What is the integral of #int (sinx)/(cos^2x) dx#?

3 Answers

It is

#int (sinx)/(cos^2x) dx= int [1/cosx]'dx=1/cosx+c=secx+c#

Mar 17, 2016

Answer:

#secx+C#

Explanation:

We should try to use substitution by setting #u=cosx#, so #du=-sinxdx#.

This gives us the integral:

#intsinx/cos^2xdx=-int(-sinx)/cos^2xdx=-int1/u^2du=-intu^-2du#

From here, use the rule

#intu^ndu=u^(n+1)/(n+1)+C#

Thus,

#-intu^-2du=-u^(-1)/(-1)+C=1/u+C#

#=1/cosx+C=secx+C#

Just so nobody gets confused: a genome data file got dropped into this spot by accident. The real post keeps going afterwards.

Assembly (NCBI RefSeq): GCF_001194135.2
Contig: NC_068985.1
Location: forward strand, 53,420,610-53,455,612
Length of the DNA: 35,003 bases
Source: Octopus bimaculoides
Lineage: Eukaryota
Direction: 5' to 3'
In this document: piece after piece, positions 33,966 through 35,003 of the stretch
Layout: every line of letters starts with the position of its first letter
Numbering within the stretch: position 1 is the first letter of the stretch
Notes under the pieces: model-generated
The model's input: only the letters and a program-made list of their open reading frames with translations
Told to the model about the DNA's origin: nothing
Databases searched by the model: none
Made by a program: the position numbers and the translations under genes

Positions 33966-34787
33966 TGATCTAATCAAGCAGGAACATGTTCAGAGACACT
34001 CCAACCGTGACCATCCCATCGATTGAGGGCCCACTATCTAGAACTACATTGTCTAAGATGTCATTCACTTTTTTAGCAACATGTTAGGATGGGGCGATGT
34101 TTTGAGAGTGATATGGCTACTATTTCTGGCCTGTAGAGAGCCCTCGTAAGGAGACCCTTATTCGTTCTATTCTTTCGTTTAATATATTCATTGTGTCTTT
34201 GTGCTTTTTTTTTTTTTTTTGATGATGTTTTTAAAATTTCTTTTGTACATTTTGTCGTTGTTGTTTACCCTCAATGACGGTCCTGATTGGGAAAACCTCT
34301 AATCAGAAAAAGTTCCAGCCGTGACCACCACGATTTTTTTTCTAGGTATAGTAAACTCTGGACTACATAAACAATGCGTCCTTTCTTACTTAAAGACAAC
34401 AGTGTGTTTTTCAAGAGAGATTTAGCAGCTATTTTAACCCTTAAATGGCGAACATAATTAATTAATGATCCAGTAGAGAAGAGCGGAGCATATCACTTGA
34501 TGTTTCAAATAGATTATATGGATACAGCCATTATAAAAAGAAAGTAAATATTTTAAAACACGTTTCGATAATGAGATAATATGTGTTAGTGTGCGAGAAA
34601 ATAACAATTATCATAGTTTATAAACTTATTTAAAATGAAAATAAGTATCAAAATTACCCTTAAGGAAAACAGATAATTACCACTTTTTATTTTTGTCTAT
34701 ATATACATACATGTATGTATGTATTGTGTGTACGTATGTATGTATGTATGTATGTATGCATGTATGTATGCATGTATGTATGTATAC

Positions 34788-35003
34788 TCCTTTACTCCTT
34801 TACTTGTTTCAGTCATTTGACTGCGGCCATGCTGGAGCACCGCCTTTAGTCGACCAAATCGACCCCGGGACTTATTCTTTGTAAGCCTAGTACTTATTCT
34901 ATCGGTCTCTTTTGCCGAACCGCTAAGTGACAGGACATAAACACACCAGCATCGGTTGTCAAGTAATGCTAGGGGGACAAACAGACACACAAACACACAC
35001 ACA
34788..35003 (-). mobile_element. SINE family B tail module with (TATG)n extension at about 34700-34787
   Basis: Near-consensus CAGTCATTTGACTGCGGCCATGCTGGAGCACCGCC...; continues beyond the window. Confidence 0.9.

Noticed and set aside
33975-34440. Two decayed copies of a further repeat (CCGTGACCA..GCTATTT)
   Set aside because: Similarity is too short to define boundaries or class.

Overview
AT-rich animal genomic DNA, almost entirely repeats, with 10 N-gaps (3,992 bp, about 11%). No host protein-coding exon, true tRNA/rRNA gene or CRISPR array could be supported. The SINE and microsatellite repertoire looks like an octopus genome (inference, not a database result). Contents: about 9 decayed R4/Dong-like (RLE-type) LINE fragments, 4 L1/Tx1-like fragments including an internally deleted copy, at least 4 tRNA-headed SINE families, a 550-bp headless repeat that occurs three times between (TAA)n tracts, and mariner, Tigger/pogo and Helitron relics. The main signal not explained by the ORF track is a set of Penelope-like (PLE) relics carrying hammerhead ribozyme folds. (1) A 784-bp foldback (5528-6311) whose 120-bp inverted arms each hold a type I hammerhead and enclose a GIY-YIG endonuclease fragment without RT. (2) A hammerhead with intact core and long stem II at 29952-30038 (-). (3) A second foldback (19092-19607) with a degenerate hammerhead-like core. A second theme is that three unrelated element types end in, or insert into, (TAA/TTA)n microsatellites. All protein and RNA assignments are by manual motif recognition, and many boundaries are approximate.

Mar 17, 2016

Answer:

#secx+C#

Explanation:

Alternatively, you could rewrite this in terms of other trigonometric functions:

#intsinx/cos^2xdx=int(1/cosx)(sinx/cosx)dx=intsecxtanxdx#

If you're familiar with the fact that #d/dx(secx)=secxtanx#, then you'll recognize this common integral formula:

#intsecxtanxdx=secx+C#